Dubai, Nov 10: When England last met New Zealand in an ICC white-ball tournament, there was little to separate the two teams after 50+1 overs each. England claimed the ICC Men’s Cricket World Cup 2019 title only by the barest of margins in that match at Lord’s.
Since then, New Zealand have insisted that that heartbreak is behind them. They have gone on to lift the ICC World Test Championship trophy, and come into this encounter with personnel who weren’t in the middle for that Lord’s match and don’t carry those scars. For the team, this tournament is simply another chance to be rewarded with some silverware for the quality and consistency they have maintained across formats in the past few years.
The two teams are similar in that they are led by canny, inspirational captains, who ensure the team is greater than the sum of its parts and take pride in playing positive cricket. But where England’s aggression plays out primarily through their batting, with players willing to take risks and hit sixes all the way down the order, New Zealand’s aggression is more controlled, and driven by their bowling.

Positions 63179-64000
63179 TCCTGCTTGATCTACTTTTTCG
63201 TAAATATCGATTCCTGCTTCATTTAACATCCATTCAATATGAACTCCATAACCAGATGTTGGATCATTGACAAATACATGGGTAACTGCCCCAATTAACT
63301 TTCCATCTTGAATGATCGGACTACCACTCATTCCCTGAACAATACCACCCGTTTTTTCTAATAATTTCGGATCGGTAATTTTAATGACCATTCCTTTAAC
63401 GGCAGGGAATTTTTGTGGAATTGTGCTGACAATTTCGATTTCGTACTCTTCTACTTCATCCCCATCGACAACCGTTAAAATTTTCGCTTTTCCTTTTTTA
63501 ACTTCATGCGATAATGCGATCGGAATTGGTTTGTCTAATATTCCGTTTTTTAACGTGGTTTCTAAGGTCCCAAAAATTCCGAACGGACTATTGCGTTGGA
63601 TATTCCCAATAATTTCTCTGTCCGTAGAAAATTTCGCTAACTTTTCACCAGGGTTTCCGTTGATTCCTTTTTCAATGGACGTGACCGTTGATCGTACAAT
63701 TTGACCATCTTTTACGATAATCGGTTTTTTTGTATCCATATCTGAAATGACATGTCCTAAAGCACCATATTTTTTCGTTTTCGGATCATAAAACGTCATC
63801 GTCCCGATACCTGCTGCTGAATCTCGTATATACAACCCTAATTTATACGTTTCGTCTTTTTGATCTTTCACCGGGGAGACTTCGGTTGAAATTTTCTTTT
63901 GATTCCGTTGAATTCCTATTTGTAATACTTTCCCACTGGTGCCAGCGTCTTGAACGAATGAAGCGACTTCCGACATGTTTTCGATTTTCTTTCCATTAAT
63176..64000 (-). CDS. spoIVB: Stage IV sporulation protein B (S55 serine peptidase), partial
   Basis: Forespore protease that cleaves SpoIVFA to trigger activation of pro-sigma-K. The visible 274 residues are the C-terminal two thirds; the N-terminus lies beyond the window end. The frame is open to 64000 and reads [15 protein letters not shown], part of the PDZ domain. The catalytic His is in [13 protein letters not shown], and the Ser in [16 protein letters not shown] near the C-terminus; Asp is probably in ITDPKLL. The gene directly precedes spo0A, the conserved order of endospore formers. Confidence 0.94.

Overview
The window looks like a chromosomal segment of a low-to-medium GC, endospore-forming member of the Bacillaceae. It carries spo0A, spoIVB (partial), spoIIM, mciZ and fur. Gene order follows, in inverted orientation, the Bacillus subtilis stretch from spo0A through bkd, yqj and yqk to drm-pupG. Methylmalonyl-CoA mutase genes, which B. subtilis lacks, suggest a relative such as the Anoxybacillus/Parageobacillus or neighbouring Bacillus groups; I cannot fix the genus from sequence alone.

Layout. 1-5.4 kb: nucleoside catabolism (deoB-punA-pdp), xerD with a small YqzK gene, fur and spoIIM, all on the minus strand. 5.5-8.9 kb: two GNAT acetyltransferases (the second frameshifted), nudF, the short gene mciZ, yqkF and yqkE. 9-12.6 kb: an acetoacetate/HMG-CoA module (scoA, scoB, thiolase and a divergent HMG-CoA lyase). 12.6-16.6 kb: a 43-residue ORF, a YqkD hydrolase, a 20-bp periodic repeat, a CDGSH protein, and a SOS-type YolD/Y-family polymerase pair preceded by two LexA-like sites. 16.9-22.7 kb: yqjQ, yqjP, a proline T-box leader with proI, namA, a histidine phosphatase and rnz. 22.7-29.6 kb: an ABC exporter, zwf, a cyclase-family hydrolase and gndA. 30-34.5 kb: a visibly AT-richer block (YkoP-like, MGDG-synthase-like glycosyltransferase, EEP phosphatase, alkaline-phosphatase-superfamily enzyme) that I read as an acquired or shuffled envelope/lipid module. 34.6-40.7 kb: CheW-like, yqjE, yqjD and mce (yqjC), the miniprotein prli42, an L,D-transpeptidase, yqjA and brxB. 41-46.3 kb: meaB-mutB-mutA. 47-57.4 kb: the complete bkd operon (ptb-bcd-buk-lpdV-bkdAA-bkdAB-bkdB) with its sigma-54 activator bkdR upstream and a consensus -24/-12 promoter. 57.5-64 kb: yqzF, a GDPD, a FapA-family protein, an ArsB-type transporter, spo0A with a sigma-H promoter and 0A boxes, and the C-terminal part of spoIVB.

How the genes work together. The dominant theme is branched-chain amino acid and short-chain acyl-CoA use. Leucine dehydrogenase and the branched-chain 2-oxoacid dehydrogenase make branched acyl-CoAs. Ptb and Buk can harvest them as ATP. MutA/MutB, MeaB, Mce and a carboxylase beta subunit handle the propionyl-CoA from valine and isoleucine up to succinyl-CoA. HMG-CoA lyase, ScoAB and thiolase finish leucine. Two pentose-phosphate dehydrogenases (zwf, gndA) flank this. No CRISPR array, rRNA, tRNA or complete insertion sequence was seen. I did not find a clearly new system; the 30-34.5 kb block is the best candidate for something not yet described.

New Zealand’s bowling attack has proved to be one of the best balanced in the competition. In Trent Boult they have a solid left-arm pacer who can swing the ball, a right-arm quick in Tim Southee, someone who can bang the ball in at pace like Adam Milne, a left-arm spinner who dries up the runs in Mitchell Santner, a wicket-taking leg-spinner in Ish Sodhi, and an all-rounder in Jimmy Neesham who can take pace off the ball. They are an in-form attack who have quickly adjusted to the different conditions at each venue, and are expertly rotated during a game by captain Kane Williamson.
Their biggest challenge will be to adjust to the evening conditions at Abu Dhabi. Having played their last three games in the afternoon, their plans will have to account for the possibility of dew.
England, meanwhile, have unfinished business in the tournament. Last time’s runners-up are ranked No.1 in the world, with their big-hitting batters and reliance on match-ups defining their successful approach.